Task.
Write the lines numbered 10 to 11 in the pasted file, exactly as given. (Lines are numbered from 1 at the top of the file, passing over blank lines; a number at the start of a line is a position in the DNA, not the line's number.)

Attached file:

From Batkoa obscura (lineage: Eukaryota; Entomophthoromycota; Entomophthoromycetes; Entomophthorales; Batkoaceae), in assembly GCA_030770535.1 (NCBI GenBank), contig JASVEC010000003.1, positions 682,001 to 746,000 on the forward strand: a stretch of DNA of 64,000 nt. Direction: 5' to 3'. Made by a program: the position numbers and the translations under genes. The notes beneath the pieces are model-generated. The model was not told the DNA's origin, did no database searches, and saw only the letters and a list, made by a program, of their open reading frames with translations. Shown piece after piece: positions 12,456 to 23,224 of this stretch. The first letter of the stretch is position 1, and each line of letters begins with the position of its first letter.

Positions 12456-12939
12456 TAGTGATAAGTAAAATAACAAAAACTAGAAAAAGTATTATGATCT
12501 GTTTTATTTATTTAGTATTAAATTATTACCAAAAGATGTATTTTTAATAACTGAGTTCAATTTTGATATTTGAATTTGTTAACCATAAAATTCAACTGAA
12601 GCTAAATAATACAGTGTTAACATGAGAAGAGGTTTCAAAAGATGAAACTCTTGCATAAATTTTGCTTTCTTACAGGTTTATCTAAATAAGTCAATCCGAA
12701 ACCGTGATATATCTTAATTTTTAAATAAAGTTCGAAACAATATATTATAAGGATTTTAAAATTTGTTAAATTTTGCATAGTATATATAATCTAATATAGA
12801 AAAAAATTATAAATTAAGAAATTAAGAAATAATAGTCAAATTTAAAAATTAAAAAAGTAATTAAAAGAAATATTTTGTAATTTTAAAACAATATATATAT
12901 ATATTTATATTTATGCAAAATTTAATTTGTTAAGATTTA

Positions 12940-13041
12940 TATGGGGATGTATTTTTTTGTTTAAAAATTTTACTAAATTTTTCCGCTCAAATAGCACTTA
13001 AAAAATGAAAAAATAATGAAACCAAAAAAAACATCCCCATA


12940 TATGGGGATGTATTTTTTTGTTTAAAAATTTTACTAAATTTTTCCGCTCAAATAGCACTTA
13001 AAAAATGAAAAAATAATGAAACCAAAAAAAACATCCCCATA